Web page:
Over the years, I’ve become a bit of a salsa virtuoso. I point to my Mexican roots for precipitating the fondness for chile-based condiments.
Salsa, which means “sauce” in Spanish, originates back to the Aztecs, Mayans and Incas in Mexico and Central America, where sauces were made using tomatoes, chiles and a variety of other ingredients including seeds and berries, depending on availability and location. They encompassed sauces that were cooked and smoothed and those that were chunky and raw.
Growing up, salsa was on the table at every meal, right next to the salt and pepper. Whether it was my dad’s hot roasted green chiles mashed to perfection in the molcajete with garlic or my momma’s impromptu fresh pico de gallo with garden-fresh tomatoes, cilantro and jalapenos – salsa was the choice condiment for everything from tacos to eggs to pizza.
Today, salsa still reigns. Although my definition of it has expanded beyond Mexican and Latin American cuisine.
So, when I got the chance to be a judge at Salsa Wars, Denver Public Library’s salsa recipe contest, I jumped on it. The event was part of DPL’s Street Food series in July, which highlighted food from Peru, Brazil and Mexico.
As a judge, I had the pleasure of tasting the six finalist salsas, and the task of picking my favorites. I was torn . . .
Do I vote for the more traditional Salsa Jefe with roasted chiles and tomatoes or the roasted tomatillo-based Garlic and Lime Green Salsa – both of which I could eat leisurely with chips while I have a cold beer or margarita? Or, do I vote for the Salsa Puttanesca with capers and anchovies that would be great on fish, but I wouldn’t touch with chips? Then, there was that darn Caramelized Onion Salsa that tasted divine but called for an hour plus to caramelize onions?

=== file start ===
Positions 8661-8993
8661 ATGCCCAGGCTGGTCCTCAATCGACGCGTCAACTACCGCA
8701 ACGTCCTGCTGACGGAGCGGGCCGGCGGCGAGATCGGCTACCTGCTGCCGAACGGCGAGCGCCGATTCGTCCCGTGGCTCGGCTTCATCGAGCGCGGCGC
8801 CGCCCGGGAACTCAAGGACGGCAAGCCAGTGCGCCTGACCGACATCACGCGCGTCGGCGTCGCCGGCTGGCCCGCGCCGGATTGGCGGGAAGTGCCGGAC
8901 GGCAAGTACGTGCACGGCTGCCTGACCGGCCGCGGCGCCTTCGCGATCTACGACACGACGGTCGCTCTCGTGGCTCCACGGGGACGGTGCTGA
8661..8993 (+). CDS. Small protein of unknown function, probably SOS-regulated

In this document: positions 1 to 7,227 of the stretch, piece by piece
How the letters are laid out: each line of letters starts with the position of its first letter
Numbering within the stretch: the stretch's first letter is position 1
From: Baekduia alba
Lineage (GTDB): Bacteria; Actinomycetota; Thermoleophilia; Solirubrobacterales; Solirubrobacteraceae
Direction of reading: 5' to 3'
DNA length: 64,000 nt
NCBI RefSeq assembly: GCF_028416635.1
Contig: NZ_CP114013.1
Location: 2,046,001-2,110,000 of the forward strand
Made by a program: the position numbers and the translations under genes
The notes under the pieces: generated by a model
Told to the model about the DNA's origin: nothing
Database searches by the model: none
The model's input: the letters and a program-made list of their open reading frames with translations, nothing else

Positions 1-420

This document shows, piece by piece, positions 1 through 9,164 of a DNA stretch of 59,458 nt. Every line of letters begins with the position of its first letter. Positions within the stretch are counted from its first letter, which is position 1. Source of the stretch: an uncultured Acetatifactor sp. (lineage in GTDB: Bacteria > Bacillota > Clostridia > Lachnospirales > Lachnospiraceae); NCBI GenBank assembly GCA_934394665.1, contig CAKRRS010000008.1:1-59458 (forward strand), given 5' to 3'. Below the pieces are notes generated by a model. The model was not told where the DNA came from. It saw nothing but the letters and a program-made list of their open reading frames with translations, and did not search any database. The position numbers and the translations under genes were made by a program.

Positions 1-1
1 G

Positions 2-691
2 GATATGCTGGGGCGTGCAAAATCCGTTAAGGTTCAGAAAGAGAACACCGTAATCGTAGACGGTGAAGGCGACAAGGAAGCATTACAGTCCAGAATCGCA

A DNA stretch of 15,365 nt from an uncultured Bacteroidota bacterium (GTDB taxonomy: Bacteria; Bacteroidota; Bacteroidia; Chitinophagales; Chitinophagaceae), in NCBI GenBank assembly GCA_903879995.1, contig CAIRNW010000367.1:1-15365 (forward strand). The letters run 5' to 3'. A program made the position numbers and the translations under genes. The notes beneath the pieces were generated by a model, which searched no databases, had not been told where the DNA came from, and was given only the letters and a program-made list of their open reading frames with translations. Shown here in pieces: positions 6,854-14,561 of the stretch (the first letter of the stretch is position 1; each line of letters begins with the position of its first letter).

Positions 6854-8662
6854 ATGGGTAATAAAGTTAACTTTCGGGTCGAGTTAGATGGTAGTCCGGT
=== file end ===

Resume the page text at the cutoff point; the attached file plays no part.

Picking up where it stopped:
There was also the lure of ingenuity with the roasted beet Red Square Salsa – tasty but more of a side dish than a salsa? And, a green tomato salsa that appealed to the gardener in me.
Ultimately, I channeled some Iron Chef judiciousness. Along with two other judges – Chef Shellie Kark of Kitchen cue and Jesse Ogas of Encantada Catering, we selected the winners:
1st Place: Salsa Puttanesca-Salsa Italian Style – by Beth Hewlett
2nd Place: Salsa Jefe – by Rocio Rowland
3rd Place: Caramelized Onion Salsa – by Laura Kark
Red Square Salsa-Salsa Russian Style – by Beth Hewlett
Garlic and Lime Green Salsa – by Katherine Linder
Coleen’s Amazin Green Tomato Salsa – by Coleen Walsh
Below are recipes and pictures for half of the finalists. I cooked up the three (in bold) and made a few notes in italics. The remaining three recipes can be found on Chef Kark’s blog and her Facebook page.